Getting started with Azure Automation DSC

One of the things I work with in my role as a product manager for Operations Management Suite (OMS) is the automation part of the suite. In this case, it means Azure Automation that can do a lot for us in terms of automating our recurring tasks. This post will be the first post about what you can do with Desired State Configuration (DSC) as a part of Azure Automation.

Before we get started there are some things worth knowing. As a part of OMS, the licensing for DSC is based on per-node and the listing price is at $10 per node/month. This means that each server you want to configure using DSC is assigned this license.

Getting started

Before we get started there is one prerequisite you need to take care of; the latest version of WMF 5 (Windows Management Framework) needs to be installed on the server about to be configured as a DSC node. This makes is possible for the node to communicate with Azure Automation. You can find WMF 5 here. This isn´t necessary if you’re running Windows Server 2016 as I will be doing for this post.

The first thing we need to do is to create a file stating what to communicate with and what to do. This is called a MOF file and is what makes is possible to retrieve configuration, but also to register the server as a node to Azure Automation DSC.

To create this configuration file, I have prepared a PowerShell script that you can use. For this to work, you need to get the registration URL and Primary Key of your Automation Account. Find these in the Azure Portal as I´ve shown below.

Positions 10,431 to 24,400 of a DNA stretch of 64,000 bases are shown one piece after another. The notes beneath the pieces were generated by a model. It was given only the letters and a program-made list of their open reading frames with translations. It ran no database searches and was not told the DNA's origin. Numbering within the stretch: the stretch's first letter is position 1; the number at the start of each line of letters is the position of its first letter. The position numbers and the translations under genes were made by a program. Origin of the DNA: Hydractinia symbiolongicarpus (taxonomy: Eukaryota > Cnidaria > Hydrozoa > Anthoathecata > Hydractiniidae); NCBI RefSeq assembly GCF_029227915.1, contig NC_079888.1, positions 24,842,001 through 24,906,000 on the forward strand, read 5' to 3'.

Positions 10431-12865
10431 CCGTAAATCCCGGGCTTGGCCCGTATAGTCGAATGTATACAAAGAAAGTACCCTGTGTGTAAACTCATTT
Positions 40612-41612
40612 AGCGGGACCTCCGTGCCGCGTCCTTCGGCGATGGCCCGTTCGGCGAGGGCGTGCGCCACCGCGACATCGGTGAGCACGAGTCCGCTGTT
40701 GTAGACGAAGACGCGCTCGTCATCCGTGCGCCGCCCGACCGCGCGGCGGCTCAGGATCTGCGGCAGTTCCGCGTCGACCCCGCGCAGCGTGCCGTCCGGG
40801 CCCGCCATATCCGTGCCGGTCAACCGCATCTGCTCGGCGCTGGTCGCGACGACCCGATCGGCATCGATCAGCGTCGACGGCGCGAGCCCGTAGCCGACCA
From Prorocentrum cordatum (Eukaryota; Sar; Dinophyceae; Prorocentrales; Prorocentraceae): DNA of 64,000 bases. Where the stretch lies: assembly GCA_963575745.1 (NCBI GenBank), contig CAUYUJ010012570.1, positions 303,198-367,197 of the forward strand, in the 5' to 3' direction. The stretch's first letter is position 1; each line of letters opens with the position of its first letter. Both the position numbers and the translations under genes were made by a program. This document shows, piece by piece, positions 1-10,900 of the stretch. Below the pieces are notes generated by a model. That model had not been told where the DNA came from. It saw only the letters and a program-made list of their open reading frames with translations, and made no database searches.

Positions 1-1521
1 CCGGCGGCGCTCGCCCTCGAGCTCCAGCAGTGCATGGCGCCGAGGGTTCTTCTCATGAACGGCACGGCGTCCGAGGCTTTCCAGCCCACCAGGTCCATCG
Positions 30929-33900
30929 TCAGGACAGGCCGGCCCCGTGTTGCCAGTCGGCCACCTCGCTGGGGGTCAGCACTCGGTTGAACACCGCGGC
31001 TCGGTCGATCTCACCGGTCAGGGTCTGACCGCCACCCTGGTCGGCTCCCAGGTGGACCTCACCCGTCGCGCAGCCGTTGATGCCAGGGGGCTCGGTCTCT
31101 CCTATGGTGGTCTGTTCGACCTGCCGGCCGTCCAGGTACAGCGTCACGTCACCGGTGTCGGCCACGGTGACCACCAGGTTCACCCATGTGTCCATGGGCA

In the script below, just add your values at lines 93 and 94. At line 95, you can add your server name(s) instead of the ones I´ve used. Running the script will create a MOF file for every server you added in a folder called “DscMetaConfigs” in the folder you´re standing with the PowerShell window. You might also want to look at line 100 where you should set the behavior for the DSC node. The default behavior that is also in the script here below, is “ApplyAndMonitor”. This configuration mode will Apply any new configuration you assign to the node, but should it deviate from the configuration later it will show up as non-compliant and this will be logged.

If you really want to force your way onto a server, you could use ApplyAndAutoCorrect instead. Beware though that this can be real risky to use in a production environment since all the changes you make that don´t go along with the configuration will be wiped away. In other words, don´t use this configuration mode without having thought it through first.

  • ApplyOnly: DSC applies the configuration and does nothing further unless a new configuration is pushed to the target node or when a new configuration is pulled from a server. After initial application of a new configuration, DSC does not check for drift from a previously configured state. Note that DSC will attempt to apply the configuration until it is successful before ApplyOnly takes effect.
  • ApplyAndMonitor: This is the default value. The LCM applies any new configurations. After initial application of a new configuration, if the target node drifts from the desired state, DSC reports the discrepancy in logs. Note that DSC will attempt to apply the configuration until it is successful before ApplyAndMonitor takes effect.
  • ApplyAndAutoCorrect: DSC applies any new configurations. After initial application of a new configuration, if the target node drifts from the desired state, DSC reports the discrepancy in logs, and then re-applies the current configuration.

With this script the configuration will be checked within the server every 15 minutes, and the server will check with Azure Automation for new configuration rules every 30 minutes.

Run the script below with the changes I´ve pointed out above and you have the first step cleared.

After running the script, this is what you get.

Configuring the server

Now that you have the MOF file(s), copy it to a folder on the server. In this case I put it in C:\Windows\DSCConfiguration.